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Building Better Data Management Practices Against Consumer Privacy Concerns

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In the age of Brexit, GDPR and Cambridge Analytica scandals, CMOs are finding it harder to navigate effective data management, especially as consumer privacy concerns continue to grow. In fact, some CMOs say their businesses are losing millions of dollars every year due to poor data handling skills, a new survey revealed.

Silverbullet’s new report Whose data is it anyway? How UK marketers navigate data management as consumer privacy concerns grow, surveyed 100 UK CMOs and a wealth of consumers to uncover the ongoing concerns with brands who use data to provide a service. 

It found half of UK CMOs estimate poor data handling skills are costing their business between £250,000 ($USD300,000) and £5 million ($USD6.4m) every year. Meanwhile, 74% of people surveyed said they were concerned about the privacy of their personal information compared to this time 2 years ago. 

Read more: It’s Time for Brands to Be Good Guys in the Consumer Data Privacy Relationship

Global Shifts in the Data Privacy Legal and Regulatory Landscape

There’s now increased legal and regulatory change emerging around the world to address these growing privacy concerns, which we recently discussed extensively during Data Privacy Day this year. The GDPR [General Data Protection Regulation act] is now firmly in force and applicable to any company selling to any European consumers – whether they are within Europe or not. 

Meanwhile, various jurisdictions in the United States have now been creating their own legislation with some variation on these themes. Australia has also followed suit with new privacy legislation being proposed, upping fines to $10 million or three times the value of any benefit obtained through the misuse of information or 10 percent of a company’s annual domestic turnover.

But while the legislation is implemented differently across the various regions, it all boils down to some pretty simple principles that give the right for consumers to own and use their own data in whatever way they see fit. 

This is the situation where a brand or business must seek explicit and specific consent to use an individual’s data, and that permission should be gained in a way that represents a genuine and meaningful choice on behalf of the consumer. At the same time, that permission should be specific to the agreed use of that data, and cannot be used for other things outside the agreed scope.

Generally speaking, this means the consumer then has a right to be able to access any data a controller has on them, ask for it to be deleted, or ask for it to be corrected.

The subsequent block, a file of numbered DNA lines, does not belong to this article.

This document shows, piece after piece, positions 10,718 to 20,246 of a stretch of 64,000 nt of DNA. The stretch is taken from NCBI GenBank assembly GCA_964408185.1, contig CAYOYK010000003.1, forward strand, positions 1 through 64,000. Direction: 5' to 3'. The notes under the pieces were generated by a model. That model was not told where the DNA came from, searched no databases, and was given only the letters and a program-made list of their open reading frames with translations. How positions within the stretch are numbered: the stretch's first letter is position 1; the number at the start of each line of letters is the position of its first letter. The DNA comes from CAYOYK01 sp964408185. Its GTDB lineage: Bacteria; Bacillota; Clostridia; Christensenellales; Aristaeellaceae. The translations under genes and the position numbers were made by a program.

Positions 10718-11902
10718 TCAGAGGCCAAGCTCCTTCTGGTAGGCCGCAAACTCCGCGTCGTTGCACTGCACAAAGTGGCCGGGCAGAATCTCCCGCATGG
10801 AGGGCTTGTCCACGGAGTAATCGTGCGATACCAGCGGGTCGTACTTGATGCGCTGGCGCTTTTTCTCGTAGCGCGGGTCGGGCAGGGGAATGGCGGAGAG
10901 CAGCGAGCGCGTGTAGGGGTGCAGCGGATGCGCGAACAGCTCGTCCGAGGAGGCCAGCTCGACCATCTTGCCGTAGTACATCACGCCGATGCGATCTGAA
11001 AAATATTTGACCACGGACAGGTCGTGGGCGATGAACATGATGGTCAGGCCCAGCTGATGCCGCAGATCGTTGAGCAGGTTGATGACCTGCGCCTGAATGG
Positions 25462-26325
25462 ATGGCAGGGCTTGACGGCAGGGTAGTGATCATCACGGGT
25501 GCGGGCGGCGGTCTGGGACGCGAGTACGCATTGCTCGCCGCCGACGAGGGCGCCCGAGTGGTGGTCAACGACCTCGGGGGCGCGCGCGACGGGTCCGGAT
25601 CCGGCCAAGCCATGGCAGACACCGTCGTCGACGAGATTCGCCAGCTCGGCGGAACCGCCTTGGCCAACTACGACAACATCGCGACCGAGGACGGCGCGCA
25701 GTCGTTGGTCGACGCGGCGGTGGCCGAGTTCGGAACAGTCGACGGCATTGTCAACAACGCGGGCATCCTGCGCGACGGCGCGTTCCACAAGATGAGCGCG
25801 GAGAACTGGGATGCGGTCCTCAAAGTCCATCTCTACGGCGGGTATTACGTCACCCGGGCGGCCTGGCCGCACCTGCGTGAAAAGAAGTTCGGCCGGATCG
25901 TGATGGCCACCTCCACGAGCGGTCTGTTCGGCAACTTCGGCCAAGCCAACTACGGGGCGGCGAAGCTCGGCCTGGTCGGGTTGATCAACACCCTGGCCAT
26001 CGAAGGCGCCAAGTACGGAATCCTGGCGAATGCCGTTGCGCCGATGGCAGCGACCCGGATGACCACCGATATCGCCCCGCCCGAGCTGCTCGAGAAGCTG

Data Management in a Reactive Environment

Only 27% believe that CMO’s are ahead of the game when it comes to dealing with customer data privacy, our survey reveals, so there seems to be a long way to go to bridge that gap from where we are now, to where we need to be. So what can CMOs do to ensure they comply with these legislative requirements, while at the same time, optimizing Marketing outcomes? 

Many CMO’s work within a very reactive environment. While in some instances this is unavoidable, from a data management perspective, this can lead to short-term band-aid measures for data management that puts the organization in serious risk. The evolving legislative environment around consumer privacy is creating the need for a far more structured and capable approach.

What this means is that CMOs need to ensure that they have a robust but flexible consent management approach or platform to centralize how they are recording and capturing consumer consent. Getting by with an excel spreadsheet on their desktop is no longer enough.

From a privacy perspective, the solution CMOs choose should be able to report with full transparency, all permissions that are given by consumers. In addition, the approach also needs to be flexible enough to allow those consumers to access, edit, or delete any permissions that relate to any information the brand or business has on them from click data through to personally identifiable information and user profiles.

At a wider organizational level, CMOs also need to manage data within tighter legal parameters, while being agile and responsive enough to meet changing business outcomes. In order to achieve this, CMOs and CTOs need to work together and instill a culture of good data management and practices within their organizations to create a safe environment for better data handling within the wider business.

Regular data audits also play a critical part in this wider organizational approach. One mistake we often see marketers make is zombie tags on websites. If left unchecked tags can build up over time. This can be extremely problematic, as it leads to data leakage (such as to a partner used in the past) and in the most extreme cases we’ve seen can also lead to slower page load times thus also degrading customer experience.

In order to combat this problem, CMO’s should do an audit of their data management practices, including auditing the tags on their website and mobile platforms – to dig deep and really understand where all that data is going. If anything is there that can’t be pinned down to a critical business case, get rid of it.

It’s also important to do a regular audit of the data you are sending other organizations via other channels, to understand how they are using that data. This curbs the risk that a marketers’ media or digital agency has data residing within their systems that could be leaked through a breach outside your control, or contravenes the consent obtained from the consumer base. 

Read more: Data Privacy as the New User Experience

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